There are two issues that make the plain RGB and ADDR RGB systems incompatible. One is the power supply is different, and certainly I can see how a box like this could substitute a 5 VDC supply from a SATA power source from the PSU for the 12 VDC supply from a mobo plain RGB header. But the real problem comes from what type of signals are used in each system and what they can make the RGB display do. So start with the INPUT for this box, which is whatever signals are available from a plain RGB header. In that system, there is one common +12 VDC line for a lighting strip, and three separate "Ground" lines, one for each of the three basic LED colours. Along the lighting strip (or line of LED's in a fan frame) all of the Red LED's are connected to the common +12 VDC line and the Red Ground line. Likewise for the Green LED's and the Blue LED's. Simply connecting the correct Ground line for one colour to a real Ground of the power source would turn on those lights full brightness - ALL of the LED's of that colour. Connecting more than one Ground Line to the real Ground would turn on more than one LED colour, again each to full brightness giving you other colours than just the three basics. For even more colour range, the system could make the connection to true Ground not a direct connection, but through a resistance that limits the brightness of that colour. But note that in all cases the entire RGB strip length is always one colour at any one time, until the Ground line signal connections are changed by the controller running the mobo header.

In the ADDR RGB system control is quite different. It has common power supply lines (+5 VDC and true Ground), and a Control Line. Along the strip all LED's (same three basic colours) are grouped in Nodes. Each Node contains one LED of each of the 3 colours plus a Controller chip for that Node only. That chip has its own unique address, and listens to the Control Line for instruction packets coming along with its address. It manipulates only its three LED's according to its own instruction packets. Sending different colour combination codes to different Nodes along a strip can produce multiple colors all along the strip at the same time. But the plain RGB header cannot generate different colour codes at the same time - it can only generate ONE colour code (a particular combination of three Ground connections) at a time. So I can see it possible to have a converter box that takes such a one-colour code and sends it out to ALL of the Nodes on a ADDR RGB strip so that they all generate the same single colour, just as a plain RGB strip would do with that one-colour code from the original mobo 4-pin RGB header. In that sense, you certainly could build a box that substitues the correct power supply voltage for a 3-pin 5 VDC ADDR RGB strip and also converts single-colour code signals from a plain RGB header into identical single-colour code packets for ALL the Nodes in the ADDR RGB strip, and of course change to another colour when the mobo header issues that new instruction set. Then that strip would perform just like a plain RGB strip. It just would not be able to do the extra-fancy displays that a true ADDR RGB strip can do with multiple colours along the strip at the same time.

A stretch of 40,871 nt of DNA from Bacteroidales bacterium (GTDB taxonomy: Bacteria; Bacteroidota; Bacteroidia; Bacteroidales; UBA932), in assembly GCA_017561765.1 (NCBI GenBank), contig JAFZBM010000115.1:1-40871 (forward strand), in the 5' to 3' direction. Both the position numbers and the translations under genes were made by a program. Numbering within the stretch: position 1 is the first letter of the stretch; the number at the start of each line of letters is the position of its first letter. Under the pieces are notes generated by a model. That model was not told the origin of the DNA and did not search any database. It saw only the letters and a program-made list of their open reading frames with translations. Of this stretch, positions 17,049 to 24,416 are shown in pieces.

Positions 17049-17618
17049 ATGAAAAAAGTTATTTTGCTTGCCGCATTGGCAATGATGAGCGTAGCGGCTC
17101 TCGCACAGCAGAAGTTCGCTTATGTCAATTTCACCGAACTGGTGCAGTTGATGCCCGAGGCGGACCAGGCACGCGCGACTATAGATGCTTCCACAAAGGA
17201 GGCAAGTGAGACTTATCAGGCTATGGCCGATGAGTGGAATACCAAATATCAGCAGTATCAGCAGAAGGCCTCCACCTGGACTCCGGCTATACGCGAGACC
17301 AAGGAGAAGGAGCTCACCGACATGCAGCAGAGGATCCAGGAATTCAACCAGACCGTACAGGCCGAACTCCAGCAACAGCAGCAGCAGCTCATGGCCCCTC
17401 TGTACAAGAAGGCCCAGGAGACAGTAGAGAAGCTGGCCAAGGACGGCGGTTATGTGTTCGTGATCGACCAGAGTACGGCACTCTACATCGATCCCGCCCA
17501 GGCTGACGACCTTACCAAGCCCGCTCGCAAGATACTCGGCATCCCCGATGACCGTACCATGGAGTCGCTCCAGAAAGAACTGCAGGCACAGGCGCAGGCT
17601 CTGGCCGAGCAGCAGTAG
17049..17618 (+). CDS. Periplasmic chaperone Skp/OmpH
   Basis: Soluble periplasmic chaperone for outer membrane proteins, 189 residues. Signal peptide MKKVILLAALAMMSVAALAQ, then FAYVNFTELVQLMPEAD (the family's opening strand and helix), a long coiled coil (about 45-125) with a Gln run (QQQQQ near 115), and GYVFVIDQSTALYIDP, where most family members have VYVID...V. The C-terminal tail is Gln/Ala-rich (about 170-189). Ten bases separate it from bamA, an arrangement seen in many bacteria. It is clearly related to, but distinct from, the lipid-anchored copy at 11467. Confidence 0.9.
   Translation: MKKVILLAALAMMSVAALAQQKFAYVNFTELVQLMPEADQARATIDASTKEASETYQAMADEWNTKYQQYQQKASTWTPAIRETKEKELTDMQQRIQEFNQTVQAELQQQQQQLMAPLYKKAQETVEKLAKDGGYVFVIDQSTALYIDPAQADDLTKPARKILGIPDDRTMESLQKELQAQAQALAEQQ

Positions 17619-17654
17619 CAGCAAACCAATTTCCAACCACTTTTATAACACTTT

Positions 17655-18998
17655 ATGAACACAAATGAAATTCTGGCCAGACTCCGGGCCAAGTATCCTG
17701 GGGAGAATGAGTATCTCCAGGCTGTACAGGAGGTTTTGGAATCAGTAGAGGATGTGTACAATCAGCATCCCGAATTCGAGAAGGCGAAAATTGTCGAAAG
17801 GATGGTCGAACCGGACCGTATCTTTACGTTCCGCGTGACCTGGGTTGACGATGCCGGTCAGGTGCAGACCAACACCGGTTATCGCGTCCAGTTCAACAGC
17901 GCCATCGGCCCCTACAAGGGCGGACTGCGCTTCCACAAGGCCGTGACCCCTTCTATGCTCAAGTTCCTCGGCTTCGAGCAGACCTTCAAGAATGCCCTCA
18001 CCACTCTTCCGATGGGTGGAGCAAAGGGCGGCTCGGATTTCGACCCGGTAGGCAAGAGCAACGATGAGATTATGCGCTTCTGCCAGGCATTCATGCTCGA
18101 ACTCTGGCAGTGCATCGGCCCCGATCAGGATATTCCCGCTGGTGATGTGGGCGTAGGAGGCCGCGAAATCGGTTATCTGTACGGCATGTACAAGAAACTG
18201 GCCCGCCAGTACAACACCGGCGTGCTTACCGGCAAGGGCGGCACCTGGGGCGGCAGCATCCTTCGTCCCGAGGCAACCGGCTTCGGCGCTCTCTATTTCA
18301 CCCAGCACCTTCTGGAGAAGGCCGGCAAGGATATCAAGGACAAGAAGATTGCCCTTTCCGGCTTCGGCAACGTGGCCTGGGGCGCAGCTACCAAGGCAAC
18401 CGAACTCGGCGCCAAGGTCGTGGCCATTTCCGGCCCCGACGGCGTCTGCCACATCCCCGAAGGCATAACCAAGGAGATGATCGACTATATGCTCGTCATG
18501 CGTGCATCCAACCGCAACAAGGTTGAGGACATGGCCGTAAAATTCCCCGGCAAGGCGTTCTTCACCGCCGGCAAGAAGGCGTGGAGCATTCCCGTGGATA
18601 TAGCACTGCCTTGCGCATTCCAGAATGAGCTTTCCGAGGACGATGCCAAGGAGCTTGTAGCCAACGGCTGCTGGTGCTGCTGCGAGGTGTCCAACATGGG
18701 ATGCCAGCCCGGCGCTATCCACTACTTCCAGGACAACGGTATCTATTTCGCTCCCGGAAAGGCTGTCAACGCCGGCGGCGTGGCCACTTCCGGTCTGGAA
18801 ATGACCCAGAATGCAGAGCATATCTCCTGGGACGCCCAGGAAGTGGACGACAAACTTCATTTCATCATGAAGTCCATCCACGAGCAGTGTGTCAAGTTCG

So, I can imagine how this can work. But has anyone actually got one of these and used it? What colour displays does it generate? My speculation says it WILL make the ADRR RGB strip display many and changing colours, but they will be limited to what the plain RGB (4-pin 12 VDC) system light strips can do - that is, the entire light strip is all the same colour at any one time.
i just got one and i will see how or if it works i am using it to connect my phanteks 350x case argb lights to my asus rog b450 mb rgb header. my guess/hope is as you stated it will just make them glow with the normal rgb colors and effects but as its linked to the mb i should be able to use aura sync to control the case as well as the other 4pin rgb stuff and have them all sync up... fingers crossed :)
 

Karadjgne

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My guess would be that it works, but only half-way. Rgb can only do a single color at any given time. Rgb software lacks the ability to do multiple colors. It's impossible. There's 3 or 4 color pins, depending on the saturation combination in those pins is what sets the color (4th pin is pure white, found in stuff like RGBW strips). Colors range from 0,0,0 to 255,255,255 in red/green/blue. So the one thing you won't get is a rainbow, you'll get solid coloration on an ARGB fan, that will change saturation, pulse, etc. Half-way work.